Hundreds of researchers emailed its discoverer to congratulate him for it.
Well over 200,000 people viewed one announcement of it. There were 1,800 comments and 12,000 “Likes” on a Huffington Post story about it. There were 13,000 reddit.com “upvotes” and 9,991 “downvotes” for it. It was so cyber-famous it had its own Wiki page the day after its press release broke.
Then there was the Real World. Five of six speakers at a recent conference opened their presentations with, “I have to change my talk because of it.” And by year’s end, the man behind it will have given 21 major talks on it.
The “it” is the recent discovery of a tiny, 1/25,000th of an inch, new layer that appears in the eye after certain surgeries that may or may not change textbooks; may or may not improve critical eye surgeries. Time will tell.
Don’t tell that to the cyberworld.
“It’s all been a huge distraction,” says a cheerful Harminder Dua, discoverer of the so-called new “Dua’s Layer.” “But I’ve certainly enjoyed some of it.”
As the University of Nottingham chair of ophthalmology, co-editor-in-chief of the British Journal of Ophthalmology, and past/current president of many professional societies, Dua noticed some surgeries reveal what some called corneal “residue,” others a “split” sometimes forming in the cornea’s Descemet’s membrane. He thought it was a different tissue.
He investigated. Using a technique from deep anterior lamellar keratoplasty (DALK), he sent air puffs into eyebank corneas (average age: 77), forming a bubble in each. Off each, he peeled Descemet’s membrane. Then he was able to form another bubble—indicating another layer that was tough, withstanding a pressure of 700 to 750 mm of Hg.
His paper was accepted by the world’s #1 eye journal: Opthamology. He presented data, embargoed, to a wowed conference. On May 28 the journal posted it.
But it was on June 11, after the Nottingham press release came out, that it went viral. The release phrase “textbooks will literally need to be rewritten” was highlighted in huge letters by reddit in its link.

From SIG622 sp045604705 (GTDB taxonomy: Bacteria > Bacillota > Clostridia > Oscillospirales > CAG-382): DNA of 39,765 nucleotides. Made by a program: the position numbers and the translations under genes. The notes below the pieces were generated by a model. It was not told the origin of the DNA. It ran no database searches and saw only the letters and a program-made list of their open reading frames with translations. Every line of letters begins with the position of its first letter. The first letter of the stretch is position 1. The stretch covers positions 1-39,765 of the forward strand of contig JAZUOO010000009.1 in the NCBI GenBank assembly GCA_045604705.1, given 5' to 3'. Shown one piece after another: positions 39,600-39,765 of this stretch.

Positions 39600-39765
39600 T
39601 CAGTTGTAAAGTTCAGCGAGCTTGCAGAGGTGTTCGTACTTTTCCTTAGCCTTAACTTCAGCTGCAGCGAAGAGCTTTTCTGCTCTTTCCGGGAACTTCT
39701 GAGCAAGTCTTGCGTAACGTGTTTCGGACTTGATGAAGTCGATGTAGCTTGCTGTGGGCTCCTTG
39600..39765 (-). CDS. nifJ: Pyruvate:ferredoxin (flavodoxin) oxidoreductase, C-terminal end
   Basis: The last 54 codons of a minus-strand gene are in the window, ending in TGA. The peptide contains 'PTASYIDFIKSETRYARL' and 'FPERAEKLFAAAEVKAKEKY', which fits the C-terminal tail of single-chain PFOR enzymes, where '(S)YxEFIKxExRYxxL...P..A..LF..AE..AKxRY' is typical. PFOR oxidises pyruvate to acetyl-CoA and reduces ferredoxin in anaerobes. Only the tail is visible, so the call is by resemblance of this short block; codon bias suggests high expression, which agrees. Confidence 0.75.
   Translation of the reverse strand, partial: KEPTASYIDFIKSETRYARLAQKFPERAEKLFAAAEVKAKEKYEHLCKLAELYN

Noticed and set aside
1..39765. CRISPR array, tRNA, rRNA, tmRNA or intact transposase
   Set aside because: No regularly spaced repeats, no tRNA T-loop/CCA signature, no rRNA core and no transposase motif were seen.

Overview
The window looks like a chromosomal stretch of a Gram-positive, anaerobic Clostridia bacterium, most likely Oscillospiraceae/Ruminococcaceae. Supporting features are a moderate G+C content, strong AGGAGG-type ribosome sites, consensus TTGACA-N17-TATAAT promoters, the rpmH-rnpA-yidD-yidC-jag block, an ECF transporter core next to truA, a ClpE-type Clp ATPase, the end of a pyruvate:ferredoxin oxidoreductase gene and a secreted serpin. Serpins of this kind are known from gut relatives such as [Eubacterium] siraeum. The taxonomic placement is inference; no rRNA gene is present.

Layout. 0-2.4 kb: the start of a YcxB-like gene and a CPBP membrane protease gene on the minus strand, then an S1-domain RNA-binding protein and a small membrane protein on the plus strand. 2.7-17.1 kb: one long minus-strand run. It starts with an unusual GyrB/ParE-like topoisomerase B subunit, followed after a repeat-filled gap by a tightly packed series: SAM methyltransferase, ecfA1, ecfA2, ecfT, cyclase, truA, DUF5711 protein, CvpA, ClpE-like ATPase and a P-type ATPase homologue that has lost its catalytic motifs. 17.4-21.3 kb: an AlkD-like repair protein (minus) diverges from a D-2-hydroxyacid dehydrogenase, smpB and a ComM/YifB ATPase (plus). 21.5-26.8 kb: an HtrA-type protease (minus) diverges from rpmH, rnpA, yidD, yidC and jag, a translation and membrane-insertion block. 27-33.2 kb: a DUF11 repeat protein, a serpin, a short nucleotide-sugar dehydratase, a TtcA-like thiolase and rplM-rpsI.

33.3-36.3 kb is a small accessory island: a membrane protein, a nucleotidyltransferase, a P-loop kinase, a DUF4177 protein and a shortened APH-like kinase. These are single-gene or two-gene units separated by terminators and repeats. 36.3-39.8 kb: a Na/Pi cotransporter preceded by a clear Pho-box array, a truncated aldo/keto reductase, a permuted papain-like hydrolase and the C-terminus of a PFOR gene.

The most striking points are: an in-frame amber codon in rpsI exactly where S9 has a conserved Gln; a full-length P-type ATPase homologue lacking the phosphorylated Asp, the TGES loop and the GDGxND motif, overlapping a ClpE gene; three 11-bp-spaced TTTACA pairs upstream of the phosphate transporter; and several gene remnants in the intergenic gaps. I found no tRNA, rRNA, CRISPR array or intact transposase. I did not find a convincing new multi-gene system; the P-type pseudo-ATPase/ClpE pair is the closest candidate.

The lay public commotion thus seemed linked to the release’s “rewritten textbooks” phrase, which wasn’t in the paper. “I didn’t say it,” Dua laughs. He had simply noted the head of a top opthamology society said it after a presentation. “But it was too late” by the time he saw the release stating he said it. “It was out.”
There is not yet global academic support for a textbook change. Such changes occur book by book.
Peter McDonnell, Johns Hopkins Wilmer Eye Institute director, told The Ophthalmology Times (OT) time is needed “to see if others can confirm the existence of this ‘new layer’ and its potential significance. My view is that this is an interesting and provocative report from a well-respected research group. My reading of their paper is that this is not a description of a new layer in the sense of how we think of the corneal layers (epithelium, basement membrane, Bowman’s layer, etc.), in which the composition is distinct and readily appreciated as such on light and electron microscopy (or even at the slit lamp)…It will be interesting to see how other means of testing for this confirm or refute the finding and to what degree this might prove to have clinical significance.”
Oregon Health Sciences University clinical ophthalmology professor Mark Terry told The OT: “Dr. Dua has taken a new approach to looking at the posterior layers of the cornea and proposes that because the posterior layers of the stroma just anterior to Descemet's membrane react differently to our surgical maneuvers than, say, the mid-stroma, this property qualifies this layer as a separate anatomical entity….I applaud the fresh approach to corneal anatomy that Dr. Dua has taken, and I look forward to further documentation of the unique benefits of this layer in treatment.”
The OT, of which McDonnell is chief medical editor, said the find is “expected to have an effect on posterior corneal surgery and the understanding of corneal biomechanics and posterior corneal pathology.”
Dua is working on many follow up papers. A surgeon says he found the layer in a 9 year old. Four specialists say it is affected by macular corneal dystrophy. Specialists worldwide “are sending images.”
The most immediate effect, he says, will be on Descemet’s Membrane Endothelial Keratoplasty (DMEK), a key corneal transplant technique.
“Whether people agree there is a new layer—and I think most do—they can see it will make DMEK more doable. Now only a few centers do it. It is so challenging. The new layer will make it easier, as it is so strong it supports Descemet’s.”
Generally, when a cornea’s inner lining is diseased, much tissue is replaced, which can cause rejection. DMEK lets surgeons just replace the inner lining. Still, it is so thin it can tear. Removing Dua’s layer, too, strengthens tissue.
“Most split the cornea, dissect the innermost 150 microns, transplant. Why not just peel the Descemet’s membrane and Dua’s? Instead of 150 microns, you remove 30.”
Textbooks aside, Dua has entertained his daughter , who loves the posts. Their favorite: a man said, “Great discovery. but what is he wearing on his head, give me a break.” (As a sikh, he wears a turban.) An argument about sikhs ensued. “A lady said: “What did Jesus say to Harminder Dua? ‘Sikh’ and thou shall find.”
“I like that.”